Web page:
Puyallup council considers access options for Sound Transit station

Regional agency will have a final open house May 14 at the Liberty Theater

Staff writerApril 23, 2014 

For the past year, concerns about what to do regarding access improvements to the Sound Transit Station in downtown Puyallup have been contentious.

The Puyallup City Council learned from Sound Transit staff April 15 about the half-dozen parking-related improvement packages set before them.

Sound Transit will have its final open house May 14 at the Liberty Theater in Puyallup to get final feedback from transit commuters on the six packages prior to the City Council having its final say June 17. It could be as early as July that the Sound Transit board of directors identifies the preferred package.

The agency could enter Phase 2 as early as late summer, which is the conceptual engineering and environmental review stage. Construction of all improvements are scheduled to be completed by 2023.

“I’ve always seen this as a partnership,” council member John Palmer said. “Our recommendation is part of that process. I will support doing that in June.”

Set aside from the Sound Transit 2 funding that was approved by voters in 2008 is $55 million to invest in access improvements to the station, including pedestrian, bike, traffic, bus and parking enhancements. About $11 million accounts for pedestrian and bike improvements in each of the proposed packages.

Sound Transit staff members have found a potential for up to 600 additional parking spaces to accommodate access improvements at the station. Additional parking could include surface lots, a small or large parking garage or a combination of both.

Some council members expressed concern about the timetable.

“I’m not sure why Puyallup is so far out in 2023,” Palmer said. “I think part of our recommendation (in June) might be putting the project on the fast track.”

Nytasha Sowers, the manager for the Puyallup Station Access Improvement Project, said her staff would certainly consider where efficiencies could be found to speed up the process.

Much of the discussion last Tuesday night revolved around the feedback received from an online survey and from the open house in February at Puyallup High School.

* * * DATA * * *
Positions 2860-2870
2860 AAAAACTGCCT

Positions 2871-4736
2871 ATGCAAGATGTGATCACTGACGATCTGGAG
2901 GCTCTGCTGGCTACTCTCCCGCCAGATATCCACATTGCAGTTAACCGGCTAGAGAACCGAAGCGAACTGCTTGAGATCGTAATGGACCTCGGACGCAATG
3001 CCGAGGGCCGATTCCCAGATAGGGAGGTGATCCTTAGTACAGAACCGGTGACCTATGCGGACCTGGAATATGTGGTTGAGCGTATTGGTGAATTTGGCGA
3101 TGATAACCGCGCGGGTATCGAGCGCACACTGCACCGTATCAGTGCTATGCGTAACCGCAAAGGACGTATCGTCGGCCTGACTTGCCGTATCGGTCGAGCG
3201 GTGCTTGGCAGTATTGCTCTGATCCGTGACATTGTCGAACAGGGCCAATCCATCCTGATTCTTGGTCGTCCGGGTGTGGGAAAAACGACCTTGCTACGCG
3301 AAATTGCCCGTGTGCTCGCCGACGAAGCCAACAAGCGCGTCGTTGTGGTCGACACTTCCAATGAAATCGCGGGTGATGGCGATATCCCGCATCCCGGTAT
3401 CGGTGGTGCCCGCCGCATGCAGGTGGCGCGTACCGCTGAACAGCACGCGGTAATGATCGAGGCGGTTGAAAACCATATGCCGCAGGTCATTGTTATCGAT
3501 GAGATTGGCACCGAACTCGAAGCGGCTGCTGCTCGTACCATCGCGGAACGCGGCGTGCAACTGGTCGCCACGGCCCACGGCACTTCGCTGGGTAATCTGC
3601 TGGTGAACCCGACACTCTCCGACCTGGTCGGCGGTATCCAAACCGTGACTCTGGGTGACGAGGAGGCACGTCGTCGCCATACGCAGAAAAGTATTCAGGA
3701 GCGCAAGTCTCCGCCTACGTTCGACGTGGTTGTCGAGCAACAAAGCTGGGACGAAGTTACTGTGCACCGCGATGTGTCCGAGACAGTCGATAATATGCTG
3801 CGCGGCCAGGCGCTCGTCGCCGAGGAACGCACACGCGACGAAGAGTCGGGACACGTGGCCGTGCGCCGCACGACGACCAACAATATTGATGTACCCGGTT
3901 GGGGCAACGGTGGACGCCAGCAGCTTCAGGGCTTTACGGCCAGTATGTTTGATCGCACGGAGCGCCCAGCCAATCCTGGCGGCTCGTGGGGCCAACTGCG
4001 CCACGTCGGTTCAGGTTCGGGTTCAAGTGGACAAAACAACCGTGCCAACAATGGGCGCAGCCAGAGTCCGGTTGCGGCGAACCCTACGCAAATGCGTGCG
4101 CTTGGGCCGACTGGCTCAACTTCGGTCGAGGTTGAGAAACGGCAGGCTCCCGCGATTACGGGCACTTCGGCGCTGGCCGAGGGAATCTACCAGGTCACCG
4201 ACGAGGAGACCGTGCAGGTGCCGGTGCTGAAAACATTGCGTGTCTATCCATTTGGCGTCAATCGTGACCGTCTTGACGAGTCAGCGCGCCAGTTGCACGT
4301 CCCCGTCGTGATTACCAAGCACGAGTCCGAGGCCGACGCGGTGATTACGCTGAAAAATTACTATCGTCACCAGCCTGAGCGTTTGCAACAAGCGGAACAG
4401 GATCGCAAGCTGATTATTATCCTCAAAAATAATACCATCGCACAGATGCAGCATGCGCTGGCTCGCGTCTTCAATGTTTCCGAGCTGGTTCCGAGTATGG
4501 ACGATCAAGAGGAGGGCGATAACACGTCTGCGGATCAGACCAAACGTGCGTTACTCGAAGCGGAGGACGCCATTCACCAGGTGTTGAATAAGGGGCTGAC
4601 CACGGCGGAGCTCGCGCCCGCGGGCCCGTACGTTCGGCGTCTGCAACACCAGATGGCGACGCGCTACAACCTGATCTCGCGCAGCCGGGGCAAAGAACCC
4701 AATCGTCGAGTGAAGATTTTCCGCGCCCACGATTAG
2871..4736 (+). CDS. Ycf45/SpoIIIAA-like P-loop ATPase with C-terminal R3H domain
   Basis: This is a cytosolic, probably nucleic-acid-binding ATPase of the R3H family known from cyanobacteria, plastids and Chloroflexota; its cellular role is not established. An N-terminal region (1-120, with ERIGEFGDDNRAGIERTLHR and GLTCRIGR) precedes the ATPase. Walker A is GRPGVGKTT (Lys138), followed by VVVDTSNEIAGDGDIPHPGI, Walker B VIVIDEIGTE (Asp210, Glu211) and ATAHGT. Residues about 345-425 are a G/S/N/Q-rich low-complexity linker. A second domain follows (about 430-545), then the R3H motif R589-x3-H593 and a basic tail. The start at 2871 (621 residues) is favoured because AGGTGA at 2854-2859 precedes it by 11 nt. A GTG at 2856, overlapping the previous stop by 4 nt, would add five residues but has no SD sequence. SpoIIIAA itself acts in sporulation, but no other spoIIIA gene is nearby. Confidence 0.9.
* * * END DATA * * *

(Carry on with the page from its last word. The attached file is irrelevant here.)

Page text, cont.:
Sowers said consensus from commuters included building a surface lot or garage close to the station; installing a pedestrian bridge overpass; and increasing local transit connections. Commuters attending the open house and filling out the online survey showed the strongest interest in building a garage at the station.

Mayor John Knutsen was the most vocal concerning building a garage in the downtown.

“We should not design a city around a parking lot,” Knutsen said. “I am here for the business owners in downtown Puyallup who tell me over and over that parking garages will harm them. My concern is please do it in a manner that doesn’t damage us. I would say the least effect would be the Red lot.”

Leasing up to an additional 250 spaces in the Red lot is identified in packages A, B and E. However, no additional bus service is identified for that need and is left unfunded. Sowers said commuters expressed little interest in more parking at the Red and Gold lots, which is also considered in Package B, but is left unfunded for additional bus service.

Much dialogue from council members focused on packages that included parking-related proposals for a garage on the Eagles lot west of the tracks or a parking garage on the Cornforth-Campbell lot.

Both a stakeholder group and the City Council have voiced the opinion that the Cornforth-Campbell lot would not provide maximum opportunity and space for redevelopment should a garage be built there with ground floor retail.

Last Tuesday night, Tom Utterback, director of development services for the city, said the Cornforth/Campbell lot is “really deficient” in providing for the needs of Sound Transit, business owners and downtown shopping patrons.

“We’re looking at a delicate balance here,” Utterback told the council. “If we do end up with a downtown (parking garage), we need to be strategic in doing this. We’re approaching this carefully.”

Utterback said under the city of Puyallup’s design standards for commercial development, parking garages in the downtown should have ground floor retail.

The other potential option for a parking garage is in the Eagles lot. In Package C, a garage on the Eagles lot would be three stories with parking on the roof for a total of 600 spaces. A pedestrian bridge would be built crossing 5th Street Southwest.

For some council members, the thought of moving ahead with a parking garage on the Eagles lot did not sit well.

“I’m very skeptical about the 600 space Eagles lot working,” Deputy Mayor John Hopkins said.

Hopkins’ concern stemmed from worries that traffic coming from the garage after the arrival of a train would jam up.

Sowers said conservative estimates show that about 65 percent of parked cars in the garage would be exiting at any one time.

Mayor Knutsen scoffed at that estimate.

“None of what you discuss seems to account for traffic north of the tracks, just traffic south of the tracks,” Knutsen said.

He said students at Puyallup High School and fairgoers could be affected.

“I think Sounder is a good thing,” Knutsen added. “I disagree with the way of dealing with it.”

Palmer countered and said, “Any option we pursue, I don’t think our town is going to be horribly destroyed. It will be an asset to our community.”

Today, 719 parking spaces serve the Puyallup station — 432 at the Sounder lot, and leased spaces of 219 and 68 at the Red lot and Eagles lot, respectively.

Andrew Fickes: 253-552-7001 andrew.fickes @puyallupherald.com Twitter: @herald_andrew

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